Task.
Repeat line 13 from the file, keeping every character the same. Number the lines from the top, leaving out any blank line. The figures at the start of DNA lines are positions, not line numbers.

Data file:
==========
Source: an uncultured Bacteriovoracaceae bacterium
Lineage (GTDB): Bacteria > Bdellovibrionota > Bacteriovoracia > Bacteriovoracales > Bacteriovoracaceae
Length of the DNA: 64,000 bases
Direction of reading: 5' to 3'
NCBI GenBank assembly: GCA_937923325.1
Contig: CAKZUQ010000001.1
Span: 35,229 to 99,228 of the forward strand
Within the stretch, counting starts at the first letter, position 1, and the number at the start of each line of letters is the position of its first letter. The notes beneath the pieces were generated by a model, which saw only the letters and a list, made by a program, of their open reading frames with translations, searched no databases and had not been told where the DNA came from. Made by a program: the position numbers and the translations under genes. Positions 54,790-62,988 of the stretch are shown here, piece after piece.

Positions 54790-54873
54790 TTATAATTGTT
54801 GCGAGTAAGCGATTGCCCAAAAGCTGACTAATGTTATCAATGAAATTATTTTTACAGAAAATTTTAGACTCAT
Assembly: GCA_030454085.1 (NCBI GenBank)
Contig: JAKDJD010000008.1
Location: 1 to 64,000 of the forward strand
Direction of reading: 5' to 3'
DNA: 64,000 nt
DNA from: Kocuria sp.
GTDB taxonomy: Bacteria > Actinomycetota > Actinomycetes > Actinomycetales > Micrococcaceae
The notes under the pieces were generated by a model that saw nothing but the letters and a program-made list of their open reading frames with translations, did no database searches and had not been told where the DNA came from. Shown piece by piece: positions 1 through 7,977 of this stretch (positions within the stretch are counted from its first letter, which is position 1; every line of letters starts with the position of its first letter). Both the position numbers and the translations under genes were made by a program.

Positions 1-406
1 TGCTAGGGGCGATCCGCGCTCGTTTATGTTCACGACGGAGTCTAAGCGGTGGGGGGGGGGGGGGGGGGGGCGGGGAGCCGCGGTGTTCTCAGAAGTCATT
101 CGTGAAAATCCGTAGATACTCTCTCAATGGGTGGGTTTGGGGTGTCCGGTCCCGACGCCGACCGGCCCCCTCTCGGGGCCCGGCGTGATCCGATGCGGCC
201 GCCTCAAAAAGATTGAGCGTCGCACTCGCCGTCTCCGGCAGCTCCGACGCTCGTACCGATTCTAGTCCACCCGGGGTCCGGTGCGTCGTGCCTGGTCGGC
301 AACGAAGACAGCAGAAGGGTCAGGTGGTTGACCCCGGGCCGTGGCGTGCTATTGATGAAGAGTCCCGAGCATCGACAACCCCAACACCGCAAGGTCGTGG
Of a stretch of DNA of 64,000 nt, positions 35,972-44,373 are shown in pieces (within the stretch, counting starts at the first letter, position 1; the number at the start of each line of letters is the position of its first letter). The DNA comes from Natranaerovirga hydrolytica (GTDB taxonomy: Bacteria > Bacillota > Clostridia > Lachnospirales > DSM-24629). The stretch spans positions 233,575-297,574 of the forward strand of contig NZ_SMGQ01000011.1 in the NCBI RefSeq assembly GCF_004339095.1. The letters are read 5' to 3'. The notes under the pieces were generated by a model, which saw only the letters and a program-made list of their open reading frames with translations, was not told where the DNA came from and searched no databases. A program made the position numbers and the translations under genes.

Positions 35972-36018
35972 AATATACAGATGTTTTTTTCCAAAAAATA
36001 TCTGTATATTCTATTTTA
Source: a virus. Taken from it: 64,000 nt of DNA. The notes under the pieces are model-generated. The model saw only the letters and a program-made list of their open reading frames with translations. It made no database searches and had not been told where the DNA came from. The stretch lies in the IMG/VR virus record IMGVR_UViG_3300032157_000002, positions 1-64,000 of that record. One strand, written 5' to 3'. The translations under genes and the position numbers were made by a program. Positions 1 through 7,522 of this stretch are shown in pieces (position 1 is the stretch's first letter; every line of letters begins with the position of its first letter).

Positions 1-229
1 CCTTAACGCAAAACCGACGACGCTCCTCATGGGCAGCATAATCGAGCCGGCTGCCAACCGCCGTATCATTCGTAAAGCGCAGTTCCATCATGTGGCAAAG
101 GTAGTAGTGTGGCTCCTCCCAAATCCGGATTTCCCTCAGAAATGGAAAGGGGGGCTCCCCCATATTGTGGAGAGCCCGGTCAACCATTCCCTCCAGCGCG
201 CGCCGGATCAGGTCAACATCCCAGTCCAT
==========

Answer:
Contig: JAKDJD010000008.1